How to Deliver a Court Summons Out of State

By Audrey Farley
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A summons alerts a defendant that he has been named a party to a lawsuit. In civil matters, a summons is often attached to the complaint with which a defendant is formally served. However, service of summonses is complicated when a defendant resides out of state or if a defendant leaves the state. To serve a defendant out of state, you must follow the rules of civil procedure for both the state in which the matter pends and the state in which service is to be effected.

Confirm allowable forms of service either by consulting the rules of civil procedure in the state in which the matter pends and the state in which service is requested or by contacting the clerk's office of the court in which the matter pends. The clerk's office will advise you of legal options for service. The rules of civil procedure regarding legal forms of service vary depending on state. However, most states allow out-of-state service to be effected in various ways so that named defendants are not protected from lawsuits in other states.

Determine whether the summons is to be served on an individual or on a business or corporation.

Serve an individual with a summons via certified mail or process server. A process server must be licensed in the state in which service will be effected.

Serve a business or corporation out of state by serving (via certified mail) that state’s corporation commission or a registered agent in the other state. A registered agent is a person licensed on behalf of a business or corporation to receive official documents, such as summonses and subpoenas. If no registered agent exists, you can serve the state’s corporation commission, which acts as a registered agent on behalf of all businesses in that state. The registered agent or the state corporation is legally obligated to forward documents (in this case, the summons) to the defendant.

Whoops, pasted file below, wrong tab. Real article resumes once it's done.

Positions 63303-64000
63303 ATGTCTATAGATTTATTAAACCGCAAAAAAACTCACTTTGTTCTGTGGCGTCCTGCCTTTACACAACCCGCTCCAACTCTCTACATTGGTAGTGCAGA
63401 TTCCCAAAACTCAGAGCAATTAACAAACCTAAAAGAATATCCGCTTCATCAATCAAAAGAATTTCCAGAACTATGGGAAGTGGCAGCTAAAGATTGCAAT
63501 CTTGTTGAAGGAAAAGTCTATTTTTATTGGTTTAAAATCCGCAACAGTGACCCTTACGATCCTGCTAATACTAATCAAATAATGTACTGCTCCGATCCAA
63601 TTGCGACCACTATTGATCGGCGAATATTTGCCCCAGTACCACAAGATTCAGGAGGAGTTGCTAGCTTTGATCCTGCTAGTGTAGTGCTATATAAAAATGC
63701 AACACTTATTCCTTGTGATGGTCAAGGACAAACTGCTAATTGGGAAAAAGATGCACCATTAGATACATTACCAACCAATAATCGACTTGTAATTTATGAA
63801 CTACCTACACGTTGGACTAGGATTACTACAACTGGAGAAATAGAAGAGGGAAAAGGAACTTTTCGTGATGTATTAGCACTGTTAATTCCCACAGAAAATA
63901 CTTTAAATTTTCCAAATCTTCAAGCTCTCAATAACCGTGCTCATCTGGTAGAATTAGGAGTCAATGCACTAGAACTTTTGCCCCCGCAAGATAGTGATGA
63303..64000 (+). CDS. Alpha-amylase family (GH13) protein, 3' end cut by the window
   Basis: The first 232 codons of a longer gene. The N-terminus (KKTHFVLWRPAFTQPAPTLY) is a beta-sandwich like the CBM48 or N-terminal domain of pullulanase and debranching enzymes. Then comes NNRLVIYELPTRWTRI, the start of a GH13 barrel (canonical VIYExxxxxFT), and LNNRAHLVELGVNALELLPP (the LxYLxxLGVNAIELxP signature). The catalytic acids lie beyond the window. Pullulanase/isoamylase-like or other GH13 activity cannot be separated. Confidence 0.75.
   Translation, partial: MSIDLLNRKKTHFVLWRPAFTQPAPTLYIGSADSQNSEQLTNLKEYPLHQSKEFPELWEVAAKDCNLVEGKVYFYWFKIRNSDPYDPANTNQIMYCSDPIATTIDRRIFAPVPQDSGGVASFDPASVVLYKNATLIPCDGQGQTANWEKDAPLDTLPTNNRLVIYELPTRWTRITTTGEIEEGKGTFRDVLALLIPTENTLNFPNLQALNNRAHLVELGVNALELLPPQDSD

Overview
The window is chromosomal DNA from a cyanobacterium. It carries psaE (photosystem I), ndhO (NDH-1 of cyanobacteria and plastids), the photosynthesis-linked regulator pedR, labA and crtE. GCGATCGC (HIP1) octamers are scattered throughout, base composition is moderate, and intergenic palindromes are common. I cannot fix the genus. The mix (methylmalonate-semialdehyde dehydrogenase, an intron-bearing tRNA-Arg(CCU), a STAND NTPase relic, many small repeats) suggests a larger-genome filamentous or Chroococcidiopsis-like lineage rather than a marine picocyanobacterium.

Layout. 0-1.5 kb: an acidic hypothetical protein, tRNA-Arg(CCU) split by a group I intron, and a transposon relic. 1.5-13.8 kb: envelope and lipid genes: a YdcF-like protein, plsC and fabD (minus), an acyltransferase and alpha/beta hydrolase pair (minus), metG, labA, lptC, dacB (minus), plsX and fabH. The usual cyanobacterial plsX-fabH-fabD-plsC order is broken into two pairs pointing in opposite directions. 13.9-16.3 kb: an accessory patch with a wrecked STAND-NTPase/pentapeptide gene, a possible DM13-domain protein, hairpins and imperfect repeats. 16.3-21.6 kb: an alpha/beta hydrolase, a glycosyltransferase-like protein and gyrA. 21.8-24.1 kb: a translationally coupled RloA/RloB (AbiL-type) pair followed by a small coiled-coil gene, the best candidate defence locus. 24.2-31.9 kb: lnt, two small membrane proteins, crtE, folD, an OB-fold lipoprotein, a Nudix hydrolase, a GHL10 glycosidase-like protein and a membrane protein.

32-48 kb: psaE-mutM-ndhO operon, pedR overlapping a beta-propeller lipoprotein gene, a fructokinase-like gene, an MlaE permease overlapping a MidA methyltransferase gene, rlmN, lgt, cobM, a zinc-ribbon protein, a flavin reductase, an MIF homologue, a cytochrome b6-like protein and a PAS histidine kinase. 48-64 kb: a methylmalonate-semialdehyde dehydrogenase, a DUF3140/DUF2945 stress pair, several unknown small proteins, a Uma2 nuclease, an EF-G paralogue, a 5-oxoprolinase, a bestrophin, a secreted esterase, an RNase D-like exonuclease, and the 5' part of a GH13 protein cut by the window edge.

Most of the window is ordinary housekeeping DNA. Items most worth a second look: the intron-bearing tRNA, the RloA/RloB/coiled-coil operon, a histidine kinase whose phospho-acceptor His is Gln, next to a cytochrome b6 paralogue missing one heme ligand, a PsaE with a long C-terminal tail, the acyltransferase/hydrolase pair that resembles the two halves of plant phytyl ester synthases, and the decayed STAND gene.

Return the receipt of mail delivery to the court, if the defendant is served via certified mail. Or, submit the return of service to the court, if the defendant is served via process server licensed by the other state. The return of service is simply the document used by process servers to verify service. When the defendant is served, he may sign the document, but a signature of the served party is not required to confirm service. Only the process server’s signature is required.

About the Author

Audrey Farley began writing professionally in 2007. She has been featured in various issues of "The Mountain Echo" and "The Messenger." Farley has a Bachelor of Arts in English from the University of Richmond and a Master of Arts in English literature from Virginia Commonwealth University. She teaches English composition at a community college.